This conference, sponsored by the Association for Legal and Social Philosophy, explores the complex relationship between the philosophical and practical analysis of social justice across the disciplines of philosophy, politics, law, and social policy. See the conference website at: http://www.ucd.ie/alsp2006 or contact j.seglow@rhul.ac.uk for more information.

Is Democracy Working?

9-13 July 2006
Fukuoka, Japan

The Japanese Political Science Association will be hosting the 20th World Congress of the International Political Science Association (IPSA). Conference participants will address the theme, “Is Democracy Working?” For further information, see the website: www.fukuoka2006.com; or email info@fukuoka.com.

Jerome of Strido: Religion, Culture and Society in Late Antiquity

13-16 July 2006
Cardiff, Wales, UK

Cardiff University’s Centre for Late Antique Religion and Culture is hosting this conference, bringing together internationally renowned scholars worldwide to review and discuss the current state of research on Jerome and explore all new avenues. It will consider biographical and historical questions as well as questions relating to Jerome’s biblical scholarship, his literary output, and his reception. The conference will take place in the Cardiff University Main Building situated within the Cardiff University Cathays Park Campus.

For further information, or to obtain a registration form, contact Josef Lossl at: LosslJ@cf.ac.uk, Shaun Tougher at: TougherSF@cf.ac.uk, or Andrew Cain, University of Colorado at Boulder, USA at: Andrew.Cain@colorado.edu.

Past and Present Perspectives in Jewish Studies

23-27 July 2006
Moscow, Russian Federation

This conference is organized by the European Association for Jewish Studies and the International Center for Russian and East European Jewish Studies (Moscow). For information, please contact: Maria Liberman at EAJS2006@jewishstudies.ru or visit the website: http://jewishstudies.ru.

Theology and Religious Studies or Theology vs Religious Studies

6-7 July 2006
St. Anne’s College
Oxford University, United Kingdom

This two-day conference will explore the relationship between theology and religious studies and consider the challenges of, and strategies for, teaching both. For information, please contact: Dr. Darlene Bird at the Subject Centre for PRS. The website is: prs.heacademy.ac.uk.

International Conference on Justin Martyr and His World

20-22 July 2006
University of Edinburgh School of Divinity
United Kingdom

Sponsored by the Centre for the Study of Christian Origins, this first international conference will focus on the important second-century Christian figure, Justin Martyr, and will bring together scholars across interdisciplinary lines, e.g. New Testament/Christian Origins, early Patristics, Roman history, and ancient philosophy, etc. For more information, email: w.c.rutherford@sms.ed.ac.uk or s.parvis@ed.ac.uk.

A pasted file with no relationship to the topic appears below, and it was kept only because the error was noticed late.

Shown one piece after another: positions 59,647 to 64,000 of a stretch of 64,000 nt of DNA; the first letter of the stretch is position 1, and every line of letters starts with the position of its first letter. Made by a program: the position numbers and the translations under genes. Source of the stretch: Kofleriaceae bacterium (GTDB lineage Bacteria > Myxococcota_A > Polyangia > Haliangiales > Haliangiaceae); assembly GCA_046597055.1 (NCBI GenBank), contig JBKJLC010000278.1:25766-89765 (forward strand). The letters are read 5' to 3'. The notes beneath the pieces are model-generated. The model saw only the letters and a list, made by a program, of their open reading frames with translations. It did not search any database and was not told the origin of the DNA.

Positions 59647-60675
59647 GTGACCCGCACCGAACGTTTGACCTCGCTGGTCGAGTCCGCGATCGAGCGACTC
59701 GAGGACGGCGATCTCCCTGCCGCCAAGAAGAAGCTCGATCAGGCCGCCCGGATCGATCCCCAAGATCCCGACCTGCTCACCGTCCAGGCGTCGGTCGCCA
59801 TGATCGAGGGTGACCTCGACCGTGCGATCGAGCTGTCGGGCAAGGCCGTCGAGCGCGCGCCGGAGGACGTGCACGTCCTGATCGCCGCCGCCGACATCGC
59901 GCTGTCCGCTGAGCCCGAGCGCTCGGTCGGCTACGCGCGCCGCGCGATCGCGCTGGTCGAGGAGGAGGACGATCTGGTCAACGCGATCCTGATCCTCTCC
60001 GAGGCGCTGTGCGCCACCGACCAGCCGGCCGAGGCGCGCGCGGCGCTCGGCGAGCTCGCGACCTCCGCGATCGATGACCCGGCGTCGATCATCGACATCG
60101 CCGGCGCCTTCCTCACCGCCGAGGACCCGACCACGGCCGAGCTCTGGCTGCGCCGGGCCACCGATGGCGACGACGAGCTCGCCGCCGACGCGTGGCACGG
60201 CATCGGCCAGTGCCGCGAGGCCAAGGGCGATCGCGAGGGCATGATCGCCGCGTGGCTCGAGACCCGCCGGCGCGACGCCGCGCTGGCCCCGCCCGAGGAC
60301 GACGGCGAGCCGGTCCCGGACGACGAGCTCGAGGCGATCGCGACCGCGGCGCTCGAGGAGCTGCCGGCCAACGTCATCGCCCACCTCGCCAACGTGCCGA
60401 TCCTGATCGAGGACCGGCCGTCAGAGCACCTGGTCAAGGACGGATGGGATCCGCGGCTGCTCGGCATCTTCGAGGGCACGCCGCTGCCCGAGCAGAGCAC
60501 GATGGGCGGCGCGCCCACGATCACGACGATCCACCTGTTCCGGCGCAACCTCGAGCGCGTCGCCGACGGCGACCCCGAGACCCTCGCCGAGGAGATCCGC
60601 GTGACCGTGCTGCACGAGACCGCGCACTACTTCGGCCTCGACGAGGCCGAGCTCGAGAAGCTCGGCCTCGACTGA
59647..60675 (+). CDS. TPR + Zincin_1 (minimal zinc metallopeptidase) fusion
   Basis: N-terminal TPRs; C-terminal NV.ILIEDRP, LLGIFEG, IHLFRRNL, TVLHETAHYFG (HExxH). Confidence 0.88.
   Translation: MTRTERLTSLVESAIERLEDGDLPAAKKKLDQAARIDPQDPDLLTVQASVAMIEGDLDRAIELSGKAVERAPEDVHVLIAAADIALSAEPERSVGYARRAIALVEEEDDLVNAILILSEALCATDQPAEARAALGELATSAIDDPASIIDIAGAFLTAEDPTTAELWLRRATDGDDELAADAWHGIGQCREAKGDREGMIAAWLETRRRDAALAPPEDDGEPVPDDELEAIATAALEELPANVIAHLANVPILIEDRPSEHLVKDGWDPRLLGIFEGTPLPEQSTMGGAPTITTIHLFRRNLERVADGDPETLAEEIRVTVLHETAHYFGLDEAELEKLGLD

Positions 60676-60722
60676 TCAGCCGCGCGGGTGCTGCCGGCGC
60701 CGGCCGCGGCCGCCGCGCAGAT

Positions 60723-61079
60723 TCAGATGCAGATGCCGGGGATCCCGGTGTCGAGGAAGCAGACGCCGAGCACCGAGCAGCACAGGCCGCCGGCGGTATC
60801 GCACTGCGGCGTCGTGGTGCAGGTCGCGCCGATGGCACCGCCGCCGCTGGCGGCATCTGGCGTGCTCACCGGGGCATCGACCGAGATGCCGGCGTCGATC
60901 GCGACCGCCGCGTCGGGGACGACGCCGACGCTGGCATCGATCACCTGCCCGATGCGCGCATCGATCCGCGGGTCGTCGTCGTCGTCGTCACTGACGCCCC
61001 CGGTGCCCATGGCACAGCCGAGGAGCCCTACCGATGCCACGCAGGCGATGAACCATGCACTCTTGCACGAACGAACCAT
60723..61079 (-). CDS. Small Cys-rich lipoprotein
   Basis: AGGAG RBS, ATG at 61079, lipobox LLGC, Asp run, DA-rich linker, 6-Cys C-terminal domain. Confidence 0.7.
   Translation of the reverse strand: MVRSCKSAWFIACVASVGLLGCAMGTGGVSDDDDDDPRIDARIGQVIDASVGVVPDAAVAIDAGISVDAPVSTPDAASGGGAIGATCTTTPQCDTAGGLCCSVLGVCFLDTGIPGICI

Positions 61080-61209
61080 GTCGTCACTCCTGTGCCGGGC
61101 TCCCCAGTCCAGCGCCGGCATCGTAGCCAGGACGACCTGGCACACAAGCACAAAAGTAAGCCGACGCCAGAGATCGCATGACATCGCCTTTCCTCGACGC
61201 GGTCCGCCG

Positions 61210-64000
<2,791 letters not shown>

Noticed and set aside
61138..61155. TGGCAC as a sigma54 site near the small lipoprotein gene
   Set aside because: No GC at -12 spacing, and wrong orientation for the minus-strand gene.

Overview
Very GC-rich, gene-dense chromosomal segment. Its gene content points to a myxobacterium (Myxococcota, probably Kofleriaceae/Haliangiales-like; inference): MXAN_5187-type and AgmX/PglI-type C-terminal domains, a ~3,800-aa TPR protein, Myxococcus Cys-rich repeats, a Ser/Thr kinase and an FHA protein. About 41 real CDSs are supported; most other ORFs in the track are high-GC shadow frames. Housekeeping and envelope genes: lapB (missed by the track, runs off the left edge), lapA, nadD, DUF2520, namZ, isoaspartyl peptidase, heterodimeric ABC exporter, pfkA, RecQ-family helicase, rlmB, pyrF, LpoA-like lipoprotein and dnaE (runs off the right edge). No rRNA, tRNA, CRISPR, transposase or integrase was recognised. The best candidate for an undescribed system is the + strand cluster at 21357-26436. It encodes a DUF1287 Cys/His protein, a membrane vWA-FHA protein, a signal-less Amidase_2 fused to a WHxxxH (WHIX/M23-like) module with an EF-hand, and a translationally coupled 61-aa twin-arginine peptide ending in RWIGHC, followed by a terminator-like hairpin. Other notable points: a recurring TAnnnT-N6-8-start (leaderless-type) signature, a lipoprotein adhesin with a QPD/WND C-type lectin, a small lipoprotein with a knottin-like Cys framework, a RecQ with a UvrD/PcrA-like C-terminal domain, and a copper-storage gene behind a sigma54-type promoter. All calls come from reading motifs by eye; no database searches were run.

Consciousness, Self-Consciousness and Cultural Identity

27-30 July 2006
Calcutta, India

Organized by the Society for Indian Philosophy and Religion, the program will include plenary addresses, volunteered papers, invited papers, and panel discussions. Registered participants who are members of professional associations are encouraged to submit proposals for meetings of their associations. For information, please contact: Dr. Chandana Chakrabarti at Chakraba@elon.edu.

International Conference on Islamic Jurisprudence and the Challenges of the 21st Century

8-10 August 2006
Kuala Lumpur, Malaysia

Organized by the Department of Fiqh and Usul al-Fiqh and International Institute for Muslim Unity (IIMU), International Islamic University, Malaysia, this conference aims to explore the theoretical and practical dimensions of Maqasid al-Sharia’ah and its use for developing an integrated approach to the human and social sciences in particular and to the question of knowledge in general. For information, see the website at: http://maqasid.official.ws; or email: fiqh@iiu.edu.my; or contact the conference secretariat: Department of Fiqh Et Usul al Fiqh, Kulliyyah of Islamic Revealed Knowledge and Human Sciences, International Islamic University Malaysia, P.O. Box 10, 50728 Kuala Lumpur, Malaysia.

International Symposium on Islamic Civilization in Southern Africa

1-3 September 2006
Johannesburg, South Africa

This symposium aims to increase our knowledge of the history and heritage of Islam in Southern Africa; make the religious and cultural heritage of Southern African Muslims better understood by themselves and other communities inside and outside the region; strengthen affinities and cooperation among Muslim and African nations and peoples by producing and disseminating Islamic and cultural knowledge; and promote better understanding and dialogue among Muslim people and peoples of their faiths and cultural communities. For more information, visit the website at: http://www.awqafsa.org.za/2006_symposium.htm.

World’s Religions after September 11: A Global Congress

11-15 September 2006
Montreal, Canada

The aim of this conference is to bring together the various religions of the world in an ecumenical spirit to address the many issues facing the world today, in the hope that this will help us to become better human beings. Please view the website: www.worldsreligionsafter911.com for further information and registration.